Feeding young stags
Young stags have a high protein requirement for antler development
(Table courtesy of P.F. Fennessy and J.M Suttie, Antler Growth: Nutritional and Endocrine Factors)
Post-rut & winter
Breeding stags at the end of the rut are usually in poor body condition. Provision of additional feed post rut, such as silage or grain, and shelter will prevent death of stags over winter.
Pre rut and rut
In summer, prior to the rut stags can gain considerable weight and increase their fat reserves therefore the feed management of breeding stags should be targeted so that they are in the best condition to survive the rut. The stags have little interest in feed and are more interested in fighting and mating during the rut. The feed requirement of mature stags in autumn (rut) is less than half of their requirement at other times of the year. Stags can lose up to 30% of their liveweight during the rutting period.
Velvet Antler stags
Velvet stags need to be well fed from post rut to October/Nov to ensure good antler growth. Any restriction in feeding over this period has a significant negative effect on antler growth.
The genetics of an animal determine the potential productivity of that animal. The nutrition that the animal gets then helps express that potential. Finally how we manage the environment of the animal to gain the required nutrition creates the final outcome. So, how we manage our farm has as much influence on the expression of genetics as nutrition might have.
Much research has focused on feeding the stag during its adult life, trying to gauge what to feed and when. Previous studies conclude that “any restriction in feeding stags for maintenance or growth phases, particularly from autumn until spring has a significant and negative impact on antler growth in New Zealand pastoral-based feeding systems.”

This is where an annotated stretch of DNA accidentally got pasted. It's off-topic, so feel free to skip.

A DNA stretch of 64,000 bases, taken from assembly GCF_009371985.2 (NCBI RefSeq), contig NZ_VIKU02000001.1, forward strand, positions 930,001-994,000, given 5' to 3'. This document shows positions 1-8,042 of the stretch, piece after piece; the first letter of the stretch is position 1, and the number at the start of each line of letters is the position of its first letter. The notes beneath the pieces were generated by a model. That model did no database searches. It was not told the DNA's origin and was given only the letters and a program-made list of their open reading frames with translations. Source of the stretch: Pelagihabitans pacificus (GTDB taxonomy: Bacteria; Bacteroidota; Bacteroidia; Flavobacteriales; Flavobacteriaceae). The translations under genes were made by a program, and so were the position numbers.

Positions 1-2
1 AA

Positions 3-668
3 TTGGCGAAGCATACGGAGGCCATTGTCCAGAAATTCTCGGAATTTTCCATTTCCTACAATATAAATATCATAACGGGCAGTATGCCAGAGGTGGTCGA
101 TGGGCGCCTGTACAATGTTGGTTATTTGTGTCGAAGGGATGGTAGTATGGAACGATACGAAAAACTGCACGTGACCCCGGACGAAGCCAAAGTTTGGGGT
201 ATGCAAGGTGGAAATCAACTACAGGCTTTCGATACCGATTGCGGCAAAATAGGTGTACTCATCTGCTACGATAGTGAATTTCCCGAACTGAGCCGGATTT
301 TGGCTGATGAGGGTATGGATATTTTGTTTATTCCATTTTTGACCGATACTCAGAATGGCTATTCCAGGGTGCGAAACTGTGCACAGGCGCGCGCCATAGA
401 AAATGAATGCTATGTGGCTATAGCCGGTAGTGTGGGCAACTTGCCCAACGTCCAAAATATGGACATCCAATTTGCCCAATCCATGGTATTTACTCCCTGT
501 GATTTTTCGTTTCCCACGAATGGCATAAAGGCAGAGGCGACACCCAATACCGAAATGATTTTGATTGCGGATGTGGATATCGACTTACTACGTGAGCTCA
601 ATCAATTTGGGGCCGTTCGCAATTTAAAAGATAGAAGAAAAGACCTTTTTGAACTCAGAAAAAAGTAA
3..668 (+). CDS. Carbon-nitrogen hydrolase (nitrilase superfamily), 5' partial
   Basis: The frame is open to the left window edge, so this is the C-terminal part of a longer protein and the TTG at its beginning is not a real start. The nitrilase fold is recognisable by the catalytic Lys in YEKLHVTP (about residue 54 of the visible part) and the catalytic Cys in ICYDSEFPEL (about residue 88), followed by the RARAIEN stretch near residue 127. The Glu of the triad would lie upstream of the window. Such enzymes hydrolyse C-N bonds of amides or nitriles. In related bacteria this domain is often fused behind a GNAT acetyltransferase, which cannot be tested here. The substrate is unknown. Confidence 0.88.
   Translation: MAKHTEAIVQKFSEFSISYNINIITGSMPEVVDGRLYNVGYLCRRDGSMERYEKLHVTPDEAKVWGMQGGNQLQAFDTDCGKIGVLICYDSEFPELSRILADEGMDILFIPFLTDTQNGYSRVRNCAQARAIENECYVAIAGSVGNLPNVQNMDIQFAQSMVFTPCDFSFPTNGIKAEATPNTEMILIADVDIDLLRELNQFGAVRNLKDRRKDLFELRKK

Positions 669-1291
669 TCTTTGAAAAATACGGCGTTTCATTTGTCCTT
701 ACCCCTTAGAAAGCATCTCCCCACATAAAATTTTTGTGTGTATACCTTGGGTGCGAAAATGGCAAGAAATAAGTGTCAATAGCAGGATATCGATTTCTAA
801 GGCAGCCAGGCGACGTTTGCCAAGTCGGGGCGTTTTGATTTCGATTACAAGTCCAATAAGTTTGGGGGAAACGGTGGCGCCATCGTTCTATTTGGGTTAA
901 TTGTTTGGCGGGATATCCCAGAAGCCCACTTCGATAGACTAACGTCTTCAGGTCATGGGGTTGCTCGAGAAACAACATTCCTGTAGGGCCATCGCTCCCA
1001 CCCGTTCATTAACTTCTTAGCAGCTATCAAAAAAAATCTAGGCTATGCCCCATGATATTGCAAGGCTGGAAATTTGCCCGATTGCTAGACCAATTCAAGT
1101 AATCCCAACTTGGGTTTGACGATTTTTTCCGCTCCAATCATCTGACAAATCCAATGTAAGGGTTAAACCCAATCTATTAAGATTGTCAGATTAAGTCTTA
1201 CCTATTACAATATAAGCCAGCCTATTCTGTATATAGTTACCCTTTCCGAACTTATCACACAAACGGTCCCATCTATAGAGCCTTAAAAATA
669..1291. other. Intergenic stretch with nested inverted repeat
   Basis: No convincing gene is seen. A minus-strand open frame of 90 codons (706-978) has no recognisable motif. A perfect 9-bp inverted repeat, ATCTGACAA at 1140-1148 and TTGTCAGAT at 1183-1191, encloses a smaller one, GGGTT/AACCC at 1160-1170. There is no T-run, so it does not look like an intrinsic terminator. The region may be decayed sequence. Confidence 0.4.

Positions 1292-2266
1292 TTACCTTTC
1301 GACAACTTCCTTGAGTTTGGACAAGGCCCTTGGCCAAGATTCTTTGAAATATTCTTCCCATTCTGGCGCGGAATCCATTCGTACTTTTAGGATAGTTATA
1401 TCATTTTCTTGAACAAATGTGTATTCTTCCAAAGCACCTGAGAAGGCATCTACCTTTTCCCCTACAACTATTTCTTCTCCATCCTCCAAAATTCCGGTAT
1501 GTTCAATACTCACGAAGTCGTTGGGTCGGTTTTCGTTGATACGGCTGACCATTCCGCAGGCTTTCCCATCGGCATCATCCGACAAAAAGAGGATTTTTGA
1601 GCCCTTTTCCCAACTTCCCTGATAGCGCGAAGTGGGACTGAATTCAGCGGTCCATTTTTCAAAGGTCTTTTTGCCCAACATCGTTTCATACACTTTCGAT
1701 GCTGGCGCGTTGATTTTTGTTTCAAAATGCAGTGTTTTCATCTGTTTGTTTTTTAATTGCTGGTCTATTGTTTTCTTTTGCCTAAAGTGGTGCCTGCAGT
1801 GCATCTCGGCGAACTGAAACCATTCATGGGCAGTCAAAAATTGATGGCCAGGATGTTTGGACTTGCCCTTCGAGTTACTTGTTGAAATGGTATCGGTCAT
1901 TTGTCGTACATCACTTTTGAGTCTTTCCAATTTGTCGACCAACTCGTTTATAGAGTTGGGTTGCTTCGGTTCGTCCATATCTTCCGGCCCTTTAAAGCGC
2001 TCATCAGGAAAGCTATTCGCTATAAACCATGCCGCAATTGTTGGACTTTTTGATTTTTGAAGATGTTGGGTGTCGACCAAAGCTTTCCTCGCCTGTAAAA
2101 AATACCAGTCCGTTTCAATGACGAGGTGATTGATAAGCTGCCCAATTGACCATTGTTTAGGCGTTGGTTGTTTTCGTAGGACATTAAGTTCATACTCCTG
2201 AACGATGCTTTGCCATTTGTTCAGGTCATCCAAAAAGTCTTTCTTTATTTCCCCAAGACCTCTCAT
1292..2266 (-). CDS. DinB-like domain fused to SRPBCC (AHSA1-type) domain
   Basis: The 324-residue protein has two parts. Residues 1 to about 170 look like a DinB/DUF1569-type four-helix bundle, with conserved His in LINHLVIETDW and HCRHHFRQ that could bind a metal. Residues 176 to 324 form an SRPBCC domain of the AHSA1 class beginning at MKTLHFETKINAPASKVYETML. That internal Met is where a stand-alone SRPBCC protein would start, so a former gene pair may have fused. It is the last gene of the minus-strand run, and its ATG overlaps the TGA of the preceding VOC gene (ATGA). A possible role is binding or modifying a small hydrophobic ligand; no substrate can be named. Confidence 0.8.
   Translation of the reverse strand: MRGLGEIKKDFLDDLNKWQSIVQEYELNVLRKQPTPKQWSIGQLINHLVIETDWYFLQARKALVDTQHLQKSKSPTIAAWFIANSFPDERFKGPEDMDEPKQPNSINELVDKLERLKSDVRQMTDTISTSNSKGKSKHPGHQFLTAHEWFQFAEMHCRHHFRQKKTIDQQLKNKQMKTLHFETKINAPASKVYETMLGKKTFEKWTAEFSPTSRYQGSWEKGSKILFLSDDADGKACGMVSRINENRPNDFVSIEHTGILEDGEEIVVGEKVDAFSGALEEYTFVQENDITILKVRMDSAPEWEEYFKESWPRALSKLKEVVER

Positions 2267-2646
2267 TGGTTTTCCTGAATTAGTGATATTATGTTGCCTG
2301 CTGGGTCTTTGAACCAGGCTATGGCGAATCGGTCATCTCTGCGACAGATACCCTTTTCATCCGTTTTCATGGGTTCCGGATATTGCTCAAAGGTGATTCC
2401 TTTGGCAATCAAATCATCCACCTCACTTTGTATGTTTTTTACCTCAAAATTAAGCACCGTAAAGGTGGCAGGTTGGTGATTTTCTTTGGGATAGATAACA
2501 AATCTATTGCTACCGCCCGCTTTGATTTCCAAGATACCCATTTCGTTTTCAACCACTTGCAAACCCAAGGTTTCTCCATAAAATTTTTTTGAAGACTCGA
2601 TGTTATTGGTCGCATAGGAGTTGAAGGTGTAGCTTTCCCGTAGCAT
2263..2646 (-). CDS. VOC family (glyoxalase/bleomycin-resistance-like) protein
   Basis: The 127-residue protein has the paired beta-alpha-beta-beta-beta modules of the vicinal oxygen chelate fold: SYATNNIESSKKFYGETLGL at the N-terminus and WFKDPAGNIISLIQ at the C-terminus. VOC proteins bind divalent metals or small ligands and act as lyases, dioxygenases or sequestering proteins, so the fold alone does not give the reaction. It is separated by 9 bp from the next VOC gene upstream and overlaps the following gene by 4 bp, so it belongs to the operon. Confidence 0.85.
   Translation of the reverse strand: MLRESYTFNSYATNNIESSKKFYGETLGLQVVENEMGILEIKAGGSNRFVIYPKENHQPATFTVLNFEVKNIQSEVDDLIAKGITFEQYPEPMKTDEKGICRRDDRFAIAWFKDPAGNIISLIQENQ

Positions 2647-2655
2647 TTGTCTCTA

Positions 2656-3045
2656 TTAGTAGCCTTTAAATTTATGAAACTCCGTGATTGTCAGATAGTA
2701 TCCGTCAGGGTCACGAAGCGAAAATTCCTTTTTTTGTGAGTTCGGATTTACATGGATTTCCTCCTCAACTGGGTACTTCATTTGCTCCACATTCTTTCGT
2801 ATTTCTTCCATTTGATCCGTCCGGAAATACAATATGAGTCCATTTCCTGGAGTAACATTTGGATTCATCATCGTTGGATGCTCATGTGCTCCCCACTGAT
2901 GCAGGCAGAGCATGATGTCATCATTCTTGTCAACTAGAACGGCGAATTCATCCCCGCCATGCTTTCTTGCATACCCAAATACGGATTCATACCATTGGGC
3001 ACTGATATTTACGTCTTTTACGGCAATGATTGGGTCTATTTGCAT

Jermy (2002) rightly states ‘most importantly, antler potential is quickly compromised by poor nutrition. The simple message is to feed well... but overfeeding will not deliver anything other than what the stag is genetically capable of.”
To avoid the problems of low pasture growth during late autumn until early spring it is recommended to provide supplementation. Recent research has also highlighted that it is not how much weight an adult stag looses in autumn that counts, but how fast he regains that condition in spring (Gaspar-Lopez et al 2010). This means that ensuring plenty of feed is available in the early spring, around casting time, is important to maximise velvet production.
While additional protein has not improved the velvet production of well fed stags, it is important to remember what that means. Often stags in New Zealand are fed on silage during the winter and well into the spring. Silage is a product that has already been fermented and this means that although crude protein concentration may look adequate, often the digestion process does not yield enough protein to meet the stags’ requirement. This is especially important in early spring when antler growth is initiated around button drop.